Another woman involved in the sugar cane industry is Sindisiwe Khuzwayo, the first female leader of the Gqugquma Cooperative in South Africa which was founded in 2002 and now has 80 active farmers.
The Cooperative’s ongoing success is attributed to multi-stakeholder engagement – from local farmers to the regional government in KwaZulu-Natal (KZN) – who have all offered their support and mentorship to the growers. The Cooperative receives mentoring from local commercial farmers in the Noodsberg area, who have helped the smallholder group with agronomic support such as planting methods as well as helping them understand the benefits of mechanising their operation by using tractors.
As a leader, she believes more can be achieved collectively than as individuals. In her role, Sindisiwe manages relationships among members, group accreditations, reporting on growth progress of crop and identifies opportunities for the growth of the Cooperative such as the building of shelters for their new tractors which was funded by the KZN government.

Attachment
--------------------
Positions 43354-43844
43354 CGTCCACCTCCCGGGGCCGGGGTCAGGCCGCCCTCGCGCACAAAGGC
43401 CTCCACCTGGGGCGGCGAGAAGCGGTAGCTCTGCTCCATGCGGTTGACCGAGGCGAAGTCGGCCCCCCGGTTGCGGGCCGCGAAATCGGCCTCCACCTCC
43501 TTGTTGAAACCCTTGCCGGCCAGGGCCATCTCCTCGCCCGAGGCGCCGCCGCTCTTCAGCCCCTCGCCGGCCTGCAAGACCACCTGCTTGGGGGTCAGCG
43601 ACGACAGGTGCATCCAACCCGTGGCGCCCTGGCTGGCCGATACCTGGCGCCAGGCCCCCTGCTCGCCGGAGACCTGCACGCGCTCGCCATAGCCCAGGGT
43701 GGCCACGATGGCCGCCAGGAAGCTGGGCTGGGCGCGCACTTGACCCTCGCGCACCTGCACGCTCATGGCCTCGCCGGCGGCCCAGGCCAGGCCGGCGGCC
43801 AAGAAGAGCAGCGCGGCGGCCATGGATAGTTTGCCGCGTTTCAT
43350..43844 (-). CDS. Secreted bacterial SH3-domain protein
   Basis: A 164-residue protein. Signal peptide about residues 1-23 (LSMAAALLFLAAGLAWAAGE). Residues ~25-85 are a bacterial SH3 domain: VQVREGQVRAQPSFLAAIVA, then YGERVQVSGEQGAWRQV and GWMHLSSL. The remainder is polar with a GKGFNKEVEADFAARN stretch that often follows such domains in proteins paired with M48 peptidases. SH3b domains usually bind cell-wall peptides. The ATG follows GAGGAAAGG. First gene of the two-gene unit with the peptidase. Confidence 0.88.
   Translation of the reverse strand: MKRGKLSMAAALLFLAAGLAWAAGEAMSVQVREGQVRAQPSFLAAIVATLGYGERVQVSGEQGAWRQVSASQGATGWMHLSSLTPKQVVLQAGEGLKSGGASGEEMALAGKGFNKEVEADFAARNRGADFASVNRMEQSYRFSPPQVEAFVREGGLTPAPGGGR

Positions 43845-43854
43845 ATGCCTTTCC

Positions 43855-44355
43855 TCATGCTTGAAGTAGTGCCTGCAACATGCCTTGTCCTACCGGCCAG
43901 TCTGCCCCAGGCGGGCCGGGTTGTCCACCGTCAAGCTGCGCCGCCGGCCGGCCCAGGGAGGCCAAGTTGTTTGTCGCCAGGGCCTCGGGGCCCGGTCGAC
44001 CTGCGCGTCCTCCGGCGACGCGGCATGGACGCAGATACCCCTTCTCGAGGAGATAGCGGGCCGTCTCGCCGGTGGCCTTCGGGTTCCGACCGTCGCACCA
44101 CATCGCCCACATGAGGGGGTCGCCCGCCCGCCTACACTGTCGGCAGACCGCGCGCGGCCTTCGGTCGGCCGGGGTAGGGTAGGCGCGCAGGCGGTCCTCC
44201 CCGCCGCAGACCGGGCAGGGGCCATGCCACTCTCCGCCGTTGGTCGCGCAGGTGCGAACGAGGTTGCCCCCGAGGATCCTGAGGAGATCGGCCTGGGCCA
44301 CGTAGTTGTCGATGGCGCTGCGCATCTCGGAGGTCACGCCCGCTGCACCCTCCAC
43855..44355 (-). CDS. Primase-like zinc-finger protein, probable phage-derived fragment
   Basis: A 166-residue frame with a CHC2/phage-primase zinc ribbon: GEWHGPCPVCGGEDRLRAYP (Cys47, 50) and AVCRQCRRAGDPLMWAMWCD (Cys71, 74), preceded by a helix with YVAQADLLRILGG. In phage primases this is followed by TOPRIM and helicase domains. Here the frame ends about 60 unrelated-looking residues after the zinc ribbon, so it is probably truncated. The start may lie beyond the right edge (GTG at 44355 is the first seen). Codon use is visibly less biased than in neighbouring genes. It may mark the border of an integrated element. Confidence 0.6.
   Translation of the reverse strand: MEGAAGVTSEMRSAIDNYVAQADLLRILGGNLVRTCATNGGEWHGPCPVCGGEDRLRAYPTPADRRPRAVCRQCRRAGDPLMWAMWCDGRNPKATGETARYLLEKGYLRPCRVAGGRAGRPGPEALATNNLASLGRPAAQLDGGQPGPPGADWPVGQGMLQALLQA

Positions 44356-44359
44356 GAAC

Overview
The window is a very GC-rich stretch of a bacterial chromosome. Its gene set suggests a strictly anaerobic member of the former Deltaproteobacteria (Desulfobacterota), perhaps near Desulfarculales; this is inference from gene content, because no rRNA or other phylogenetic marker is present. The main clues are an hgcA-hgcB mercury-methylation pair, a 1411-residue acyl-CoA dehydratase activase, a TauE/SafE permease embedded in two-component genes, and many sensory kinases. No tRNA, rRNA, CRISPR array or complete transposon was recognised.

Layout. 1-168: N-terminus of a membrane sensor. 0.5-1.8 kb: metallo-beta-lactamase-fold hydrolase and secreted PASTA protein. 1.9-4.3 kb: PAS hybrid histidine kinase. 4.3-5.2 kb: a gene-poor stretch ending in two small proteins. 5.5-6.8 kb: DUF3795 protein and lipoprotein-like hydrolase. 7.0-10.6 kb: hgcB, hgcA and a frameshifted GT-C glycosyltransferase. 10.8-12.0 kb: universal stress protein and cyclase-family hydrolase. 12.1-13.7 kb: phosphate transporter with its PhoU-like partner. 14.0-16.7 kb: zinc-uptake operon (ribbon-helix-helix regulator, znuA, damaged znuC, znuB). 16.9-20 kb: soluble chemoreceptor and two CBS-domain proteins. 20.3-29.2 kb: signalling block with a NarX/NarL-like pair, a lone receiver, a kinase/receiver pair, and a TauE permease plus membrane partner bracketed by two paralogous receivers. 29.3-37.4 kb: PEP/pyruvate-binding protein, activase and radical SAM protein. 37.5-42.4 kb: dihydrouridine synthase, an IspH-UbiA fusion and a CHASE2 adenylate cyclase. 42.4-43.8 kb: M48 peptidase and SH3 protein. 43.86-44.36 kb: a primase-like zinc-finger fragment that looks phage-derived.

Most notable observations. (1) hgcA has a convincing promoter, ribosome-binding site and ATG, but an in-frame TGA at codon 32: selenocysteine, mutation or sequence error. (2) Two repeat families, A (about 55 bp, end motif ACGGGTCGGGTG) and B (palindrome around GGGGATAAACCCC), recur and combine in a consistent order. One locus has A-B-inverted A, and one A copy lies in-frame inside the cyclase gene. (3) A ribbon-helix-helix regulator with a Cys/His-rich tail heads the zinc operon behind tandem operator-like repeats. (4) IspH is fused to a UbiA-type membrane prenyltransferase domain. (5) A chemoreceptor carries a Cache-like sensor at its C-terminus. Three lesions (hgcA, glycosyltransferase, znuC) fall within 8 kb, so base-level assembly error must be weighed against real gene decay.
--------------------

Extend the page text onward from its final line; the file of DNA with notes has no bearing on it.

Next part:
Access to land is also important to her Cooperative, she says, because each member has just one hectare; however with the right interventions smallholder growers can optimise their current resources and shift their focus towards scalability, as evident in this cooperative.
Since 2016, Solidaridad Network Southern Africa Trust, in collaboration with Illovo Sugar South Africa, has been supporting smallholder sugarcane farmers in the area. The support focused on capacity building of the growers’ skills in leadership, business and financial management as well as good corporate governance. There are about 1,300 farmers, growing across 1,700 hectares and harvest every 18 to 24 months.